Just Because it Looks Easy…

Until recently, and for many years prior, I owned horses and rode very frequently.  I was pretty good too. Riding is one of those things that most people look at and say “how hard can it be? You sit in the saddle and hold on.”  I thought so too.  My first ride lasted exactly 22 seconds.  I know this because of where the second hand of my watch stopped when I created an Alan-sized furrow in the ground after the horse I was on decided that he would like it better if I were not on his back.  He was running at the time.  Once I was able to remember my name, find my glasses and locate the remnants of my dignity it occurred to me that there may be a bit more to riding a horse than jumping on and going.

Truth to tell, I see that a lot when it comes to marketing as well, and arguably with increasing frequency as more tools emerge to ostensibly simplify and enhance marketing capabilities.  While there’s a lot to like about many of these tools and technologies (and I use them myself) there’s the danger of confusing availability with, well, ability.  In other words, having access to marketing tools doesn’t mean you’ve got the experience or wherewithal to use them effectively.  Many of them, especially the digital and social media-focused products, often offer up templates, workflows or even content to make a user’s life easier, and often they really do work at least at some basic level.  The problem is, easier access to tools means they’re used more and more often, and the more marketing-saturated your prospects get.  The result is, everyone’s websites look the same, everyone is sending out the same emails with the same templates, and you get lost in the noise.

Of course, there’s more to this than just easy access to and indiscriminate use of digital marketing tools.  (Spoiler alert: cynical comment follows.) Vendors abound who are more than willing to take your marketing dollars and run a campaign of some sort for you leveraging their “deep domain knowledge and marketing savvy” to “supercharge your business.” And you know what? Sometimes they do a good job and you really do get results.  More often, though, you get bupkis.

To pile on, unlike technical disciplines where symbols and markings and terminology are inscrutable to the uninitiated, marketing seems accessible to anyone who wants to take a crack at it, just like riding a horse.  In fairness, not everything about marketing requires a guru to execute, but to be effective it does require a technical skill set, albeit one that has a less mysterious cache than, say, a NASA engineer.  True marketing requires a lot more than just “doing stuff”.  And marketing is a lot more than sending out a bunch of emails, putting up some Facebook posts or subscribing to a coupon book. It demands planning, it calls for understanding your prospects, where they are, what they want, what they will respond to—and then laying out the steps to reach them along with the metrics for assessing results.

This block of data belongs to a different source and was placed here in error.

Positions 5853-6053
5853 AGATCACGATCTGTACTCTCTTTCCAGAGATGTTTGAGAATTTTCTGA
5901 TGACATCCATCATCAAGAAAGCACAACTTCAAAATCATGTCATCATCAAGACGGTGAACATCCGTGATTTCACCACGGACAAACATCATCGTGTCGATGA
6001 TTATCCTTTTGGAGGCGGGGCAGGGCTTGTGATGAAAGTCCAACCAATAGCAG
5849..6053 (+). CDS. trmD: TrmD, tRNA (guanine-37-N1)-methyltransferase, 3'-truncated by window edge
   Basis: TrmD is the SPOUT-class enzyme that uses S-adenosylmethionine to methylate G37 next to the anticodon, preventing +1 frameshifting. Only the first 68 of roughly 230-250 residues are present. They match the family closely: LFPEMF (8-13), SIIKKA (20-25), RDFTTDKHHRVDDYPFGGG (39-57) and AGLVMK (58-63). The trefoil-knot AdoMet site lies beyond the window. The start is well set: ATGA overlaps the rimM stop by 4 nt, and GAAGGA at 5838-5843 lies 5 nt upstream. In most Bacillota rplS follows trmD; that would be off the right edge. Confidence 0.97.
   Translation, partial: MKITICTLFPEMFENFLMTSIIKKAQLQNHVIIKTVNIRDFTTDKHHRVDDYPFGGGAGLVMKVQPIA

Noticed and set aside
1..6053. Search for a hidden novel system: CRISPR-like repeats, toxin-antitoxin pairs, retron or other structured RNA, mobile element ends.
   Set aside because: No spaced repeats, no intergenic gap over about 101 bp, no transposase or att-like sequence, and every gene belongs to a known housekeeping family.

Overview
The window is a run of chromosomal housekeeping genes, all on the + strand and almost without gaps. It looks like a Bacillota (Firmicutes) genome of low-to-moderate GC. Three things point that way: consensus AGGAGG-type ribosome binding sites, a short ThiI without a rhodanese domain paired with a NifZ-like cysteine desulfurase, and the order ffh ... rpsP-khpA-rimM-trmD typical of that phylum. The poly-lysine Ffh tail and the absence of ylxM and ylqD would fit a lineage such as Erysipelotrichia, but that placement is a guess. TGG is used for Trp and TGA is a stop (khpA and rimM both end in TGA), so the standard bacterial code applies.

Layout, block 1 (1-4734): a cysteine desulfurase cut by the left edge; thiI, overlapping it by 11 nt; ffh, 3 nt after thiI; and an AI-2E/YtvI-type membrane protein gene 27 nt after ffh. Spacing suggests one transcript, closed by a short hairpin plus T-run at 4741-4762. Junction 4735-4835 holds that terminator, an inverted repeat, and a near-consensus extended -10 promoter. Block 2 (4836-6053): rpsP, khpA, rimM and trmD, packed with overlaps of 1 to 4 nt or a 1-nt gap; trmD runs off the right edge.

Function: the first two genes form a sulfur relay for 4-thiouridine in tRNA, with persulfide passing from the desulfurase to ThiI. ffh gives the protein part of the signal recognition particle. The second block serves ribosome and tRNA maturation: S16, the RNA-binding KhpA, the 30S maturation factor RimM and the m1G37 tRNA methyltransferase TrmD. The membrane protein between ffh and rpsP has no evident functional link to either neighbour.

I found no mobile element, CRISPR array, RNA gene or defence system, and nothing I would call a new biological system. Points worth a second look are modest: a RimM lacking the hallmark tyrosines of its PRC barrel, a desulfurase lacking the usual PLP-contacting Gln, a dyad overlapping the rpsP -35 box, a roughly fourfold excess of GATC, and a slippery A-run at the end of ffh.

Quality and brand image are paramount to the success of your business, and marketing leads the way for how the world sees you.  Branding has received more than its share of criticism over the years because many of those efforts are hugely expensive and, at least outwardly, look to observers to be more about the exact shade of blue or green to be used than about more substantive matters.  That’s not fair, of course, but sometimes branding exercises can get bogged down in such things.  My rule of thumb has been to never let great be the enemy of very good.  By that I mean that a professional brand and materials is usually just fine without having to be fine-tuned into the ground.  More important to me is that the message of the content speaks to the customers’ needs and issues, and reflects the business’s approach to addressing them.

Most important of all, however, is to use resources, in-house or external as they are available, who have proven marketing skills.  Writing internal reports doesn’t mean you can write ad copy—or a comprehensible brochure for that matter.  Just because one of your team does the PTA newsletter doesn’t mean they can put together a compelling email blast.  And just because most of your staff spends their free time hunched over their phones thumb-typing clever posts on social media doesn’t mean they are competent at capturing your message in 140 characters.  As with riding a horse, it helps if you can actually ride.

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